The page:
Use this URL to cite or link to this record in EThOS: http://ethos.bl.uk/OrderDetails.do?uin=uk.bl.ethos.684987
Title: Jazz for the Ipod generation : digital media and jazz in the UK
Author: Sykes, T. G.
ISNI:       0000 0004 5923 5322
Awarding Body: University of Salford
Current Institution: University of Salford
Date of Award: 2014
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Abstract:
The central aim of this thesis is to address the research question: In what ways are digital media affecting the dissemination of jazz in Britain? Within this are four sub-questions: 1. Has the changing position of jazz in British culture since 1980 affected its audience? 2. Has digital media had the same impact on the dissemination of jazz as it has on mainstream popular music? 3. How is digital technology affecting jazz scenes in the UK? 4. Is there an ‘online community’ of jazz enthusiasts in Britain? The term ‘digital media’ suggests that geographical boundaries are irrelevant, but basing this project in the UK provides a focus for the research, both in terms of jazz as an established cultural form in Britain and in order to investigate British jazz audiences. Theoretical approaches from several disciplines are drawn upon, including cultural studies, new media studies, ethnomusicology, popular music studies and jazz studies. Research methods include surveys of audiences at selected jazz festivals in Britain using questionnaires along with interviews with the festival directors, online surveys, and interviews with jazz enthusiasts. The broad findings indicate that while jazz is one of many types of music available to contemporary audiences who may also listen to other genres, there are fans of particular styles choosing to attend certain live events – increasingly making use of digital media to find information and facilitate their decisions. Sites such as YouTube are popular with jazz audiences, and there are independent jazz record labels that use digital media effectively, unlike, according to some respondents, certain jazz musicians. Audiences (which include a significant proportion of musicians) are now using social networking sites to create online groups with shared musical interests, but this activity has not prevented jazz being essentially a music of live performance – and indeed may be helping to keep it live.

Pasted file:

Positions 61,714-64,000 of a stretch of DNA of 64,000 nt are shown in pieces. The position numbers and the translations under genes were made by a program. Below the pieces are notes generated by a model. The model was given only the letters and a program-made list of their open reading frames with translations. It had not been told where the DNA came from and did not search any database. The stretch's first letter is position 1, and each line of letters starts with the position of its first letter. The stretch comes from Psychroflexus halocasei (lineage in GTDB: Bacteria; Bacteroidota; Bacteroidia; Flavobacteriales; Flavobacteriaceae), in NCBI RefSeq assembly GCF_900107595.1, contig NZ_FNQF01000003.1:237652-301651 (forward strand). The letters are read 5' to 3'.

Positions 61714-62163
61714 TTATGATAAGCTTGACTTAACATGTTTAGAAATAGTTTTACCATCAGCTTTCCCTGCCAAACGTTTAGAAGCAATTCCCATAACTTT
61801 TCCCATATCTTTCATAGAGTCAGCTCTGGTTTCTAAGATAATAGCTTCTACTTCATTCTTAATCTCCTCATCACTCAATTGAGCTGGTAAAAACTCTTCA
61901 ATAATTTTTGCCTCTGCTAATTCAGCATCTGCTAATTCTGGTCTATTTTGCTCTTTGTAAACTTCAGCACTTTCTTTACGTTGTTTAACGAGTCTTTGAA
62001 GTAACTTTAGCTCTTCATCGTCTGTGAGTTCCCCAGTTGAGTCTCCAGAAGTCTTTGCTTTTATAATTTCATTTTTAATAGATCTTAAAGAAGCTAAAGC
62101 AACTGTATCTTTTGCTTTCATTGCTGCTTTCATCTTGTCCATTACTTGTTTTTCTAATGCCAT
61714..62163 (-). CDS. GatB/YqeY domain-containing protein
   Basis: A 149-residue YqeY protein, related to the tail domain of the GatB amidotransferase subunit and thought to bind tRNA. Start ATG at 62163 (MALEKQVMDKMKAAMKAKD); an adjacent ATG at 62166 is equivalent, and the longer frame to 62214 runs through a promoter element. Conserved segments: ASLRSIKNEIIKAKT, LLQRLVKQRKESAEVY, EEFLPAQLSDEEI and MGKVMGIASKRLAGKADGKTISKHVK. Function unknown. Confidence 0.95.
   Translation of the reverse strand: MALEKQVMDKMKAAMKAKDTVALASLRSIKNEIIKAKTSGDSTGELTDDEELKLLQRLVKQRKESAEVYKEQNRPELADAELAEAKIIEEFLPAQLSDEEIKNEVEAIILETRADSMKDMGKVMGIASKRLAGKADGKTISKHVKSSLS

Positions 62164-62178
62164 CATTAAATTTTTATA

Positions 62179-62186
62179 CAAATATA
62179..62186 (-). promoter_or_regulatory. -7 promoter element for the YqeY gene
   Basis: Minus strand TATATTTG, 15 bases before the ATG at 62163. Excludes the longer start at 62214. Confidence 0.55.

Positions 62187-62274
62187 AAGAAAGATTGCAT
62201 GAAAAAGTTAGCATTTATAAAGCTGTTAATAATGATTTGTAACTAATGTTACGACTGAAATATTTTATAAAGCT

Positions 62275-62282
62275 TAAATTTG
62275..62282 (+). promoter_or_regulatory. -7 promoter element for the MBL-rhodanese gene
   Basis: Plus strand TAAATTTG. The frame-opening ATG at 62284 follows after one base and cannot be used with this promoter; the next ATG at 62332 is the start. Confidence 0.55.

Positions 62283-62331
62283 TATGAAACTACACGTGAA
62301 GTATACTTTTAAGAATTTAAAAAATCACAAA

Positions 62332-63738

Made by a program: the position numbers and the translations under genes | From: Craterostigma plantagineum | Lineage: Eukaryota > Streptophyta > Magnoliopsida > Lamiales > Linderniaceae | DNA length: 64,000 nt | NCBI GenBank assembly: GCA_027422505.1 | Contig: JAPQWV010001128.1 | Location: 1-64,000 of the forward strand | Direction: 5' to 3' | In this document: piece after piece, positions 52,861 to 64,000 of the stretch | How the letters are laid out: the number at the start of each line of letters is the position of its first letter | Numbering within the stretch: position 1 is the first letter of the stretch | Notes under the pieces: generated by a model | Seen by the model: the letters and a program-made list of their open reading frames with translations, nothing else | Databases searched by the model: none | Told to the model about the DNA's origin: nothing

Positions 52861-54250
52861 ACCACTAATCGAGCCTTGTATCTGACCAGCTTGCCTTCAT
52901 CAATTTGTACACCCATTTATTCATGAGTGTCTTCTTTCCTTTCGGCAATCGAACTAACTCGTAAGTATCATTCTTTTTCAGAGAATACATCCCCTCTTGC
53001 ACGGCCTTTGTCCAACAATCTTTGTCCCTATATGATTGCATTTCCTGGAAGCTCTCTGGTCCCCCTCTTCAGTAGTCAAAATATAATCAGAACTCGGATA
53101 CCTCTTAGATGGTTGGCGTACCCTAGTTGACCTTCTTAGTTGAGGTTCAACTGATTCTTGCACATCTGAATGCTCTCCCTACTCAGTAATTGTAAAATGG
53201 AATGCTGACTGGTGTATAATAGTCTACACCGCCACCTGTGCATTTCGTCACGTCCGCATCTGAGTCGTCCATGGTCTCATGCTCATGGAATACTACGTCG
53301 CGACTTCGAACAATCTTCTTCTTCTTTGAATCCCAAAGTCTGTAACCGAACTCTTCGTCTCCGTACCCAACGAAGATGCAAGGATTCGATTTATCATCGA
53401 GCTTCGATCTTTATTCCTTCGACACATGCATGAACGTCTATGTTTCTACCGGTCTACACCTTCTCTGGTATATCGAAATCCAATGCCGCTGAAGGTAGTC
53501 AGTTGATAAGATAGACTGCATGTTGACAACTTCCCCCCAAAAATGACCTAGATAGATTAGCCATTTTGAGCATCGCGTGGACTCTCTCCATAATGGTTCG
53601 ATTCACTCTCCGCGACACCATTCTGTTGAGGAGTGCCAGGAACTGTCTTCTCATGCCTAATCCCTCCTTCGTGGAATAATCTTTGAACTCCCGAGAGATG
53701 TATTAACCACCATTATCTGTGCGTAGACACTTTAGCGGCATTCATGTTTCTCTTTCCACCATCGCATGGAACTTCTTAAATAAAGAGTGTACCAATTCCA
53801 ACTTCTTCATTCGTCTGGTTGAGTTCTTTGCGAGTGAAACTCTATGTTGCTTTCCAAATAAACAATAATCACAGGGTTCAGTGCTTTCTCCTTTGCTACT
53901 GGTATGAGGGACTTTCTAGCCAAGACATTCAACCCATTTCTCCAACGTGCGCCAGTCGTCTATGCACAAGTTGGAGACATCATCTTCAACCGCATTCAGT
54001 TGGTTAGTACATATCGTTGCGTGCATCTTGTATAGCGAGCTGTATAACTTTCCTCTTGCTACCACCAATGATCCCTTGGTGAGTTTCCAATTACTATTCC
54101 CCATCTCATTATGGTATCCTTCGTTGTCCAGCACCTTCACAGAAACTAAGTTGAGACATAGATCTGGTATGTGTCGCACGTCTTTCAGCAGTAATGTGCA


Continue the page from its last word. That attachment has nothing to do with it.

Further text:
Supervisor: Not available Sponsor: Not available
Qualification Name: Thesis (Ph.D.) Qualification Level: Doctoral
EThOS ID: uk.bl.ethos.684987  DOI: Not available
Keywords: Media, Digital Technology and the Creative Economy
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